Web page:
Three months later, on petition by a Southern District of California probation officer, Huerta-Pimental was brought back before the same district judge who sentenced him in 1998 for a supervised release revocation hearing. At that hearing, he argued that the court lacked jurisdiction to revoke his term of supervised release and impose additional prison time because its initial imposition was unconstitutional under Apprendi. The court disagreed. It found that Huerta-Pimental violated the conditions of supervised release imposed in 1998. The court then revoked the remainder of that term pursuant to 18 U.S.C. § 3583(e)(3) and imposed twenty-four months of imprisonment. This timely appeal followed.
This court has jurisdiction to review criminal sentences under 18 U.S.C. § 3742 and judgments of conviction as final orders under 28 U.S.C. § 1291. We review de novo the constitutionality of a statute as a question of law. See United States v. Carranza, 289 F.3d 634, 643 (9th Cir. 2002).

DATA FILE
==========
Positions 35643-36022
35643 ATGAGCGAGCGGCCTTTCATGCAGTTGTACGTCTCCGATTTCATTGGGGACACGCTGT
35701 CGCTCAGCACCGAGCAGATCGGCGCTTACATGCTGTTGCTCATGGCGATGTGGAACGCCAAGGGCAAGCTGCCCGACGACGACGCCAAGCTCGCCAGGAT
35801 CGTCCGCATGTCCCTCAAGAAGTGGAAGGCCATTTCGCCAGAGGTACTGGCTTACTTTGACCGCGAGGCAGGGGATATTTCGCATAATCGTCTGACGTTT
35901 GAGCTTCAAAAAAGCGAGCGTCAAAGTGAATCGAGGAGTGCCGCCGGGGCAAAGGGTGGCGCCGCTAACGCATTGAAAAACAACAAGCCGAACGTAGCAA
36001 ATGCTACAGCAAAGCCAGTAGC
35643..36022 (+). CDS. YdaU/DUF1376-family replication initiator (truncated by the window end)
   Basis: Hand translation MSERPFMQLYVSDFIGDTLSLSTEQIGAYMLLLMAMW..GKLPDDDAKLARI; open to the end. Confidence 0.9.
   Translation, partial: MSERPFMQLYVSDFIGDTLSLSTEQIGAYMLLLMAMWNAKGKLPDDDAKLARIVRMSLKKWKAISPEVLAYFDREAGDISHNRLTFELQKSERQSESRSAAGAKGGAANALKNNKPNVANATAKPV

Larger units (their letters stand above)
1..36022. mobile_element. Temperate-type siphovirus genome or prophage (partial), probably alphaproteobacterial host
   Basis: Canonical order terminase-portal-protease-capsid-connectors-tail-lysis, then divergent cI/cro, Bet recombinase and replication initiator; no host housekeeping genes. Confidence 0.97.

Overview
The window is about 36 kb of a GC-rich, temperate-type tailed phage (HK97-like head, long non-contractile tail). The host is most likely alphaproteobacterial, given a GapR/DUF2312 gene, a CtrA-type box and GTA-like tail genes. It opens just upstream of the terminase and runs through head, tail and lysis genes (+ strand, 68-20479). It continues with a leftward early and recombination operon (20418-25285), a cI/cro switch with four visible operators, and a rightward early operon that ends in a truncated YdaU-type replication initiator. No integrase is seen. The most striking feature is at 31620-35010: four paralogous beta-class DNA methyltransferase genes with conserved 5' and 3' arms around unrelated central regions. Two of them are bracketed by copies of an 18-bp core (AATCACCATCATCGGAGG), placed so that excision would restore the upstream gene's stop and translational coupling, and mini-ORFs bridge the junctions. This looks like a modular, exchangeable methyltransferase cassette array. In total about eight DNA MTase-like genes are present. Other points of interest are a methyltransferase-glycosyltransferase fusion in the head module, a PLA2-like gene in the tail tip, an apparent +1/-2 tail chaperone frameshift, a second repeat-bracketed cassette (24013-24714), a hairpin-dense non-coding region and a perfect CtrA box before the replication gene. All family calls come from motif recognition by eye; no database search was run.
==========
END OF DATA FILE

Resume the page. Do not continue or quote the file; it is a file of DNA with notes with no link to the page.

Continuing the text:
Huerta-Pimental challenges the district court's revocation of supervised release and the imposition of an additional term of imprisonment by attacking indirectly the court's original inclusion of supervised release as part of his 1998 sentence. He argues that, because § 1326 does not mandate the imposition of supervised release, the district court's decision to impose it under 18 U.S.C. § 3583(a) unconstitutionally exposed him to punishment beyond the maximum authorized by § 1326 in violation of Apprendi. Huerta-Pimental argues that, as a result, the district court lacked jurisdiction to revoke supervised release and impose an additional term of imprisonment. We disagree.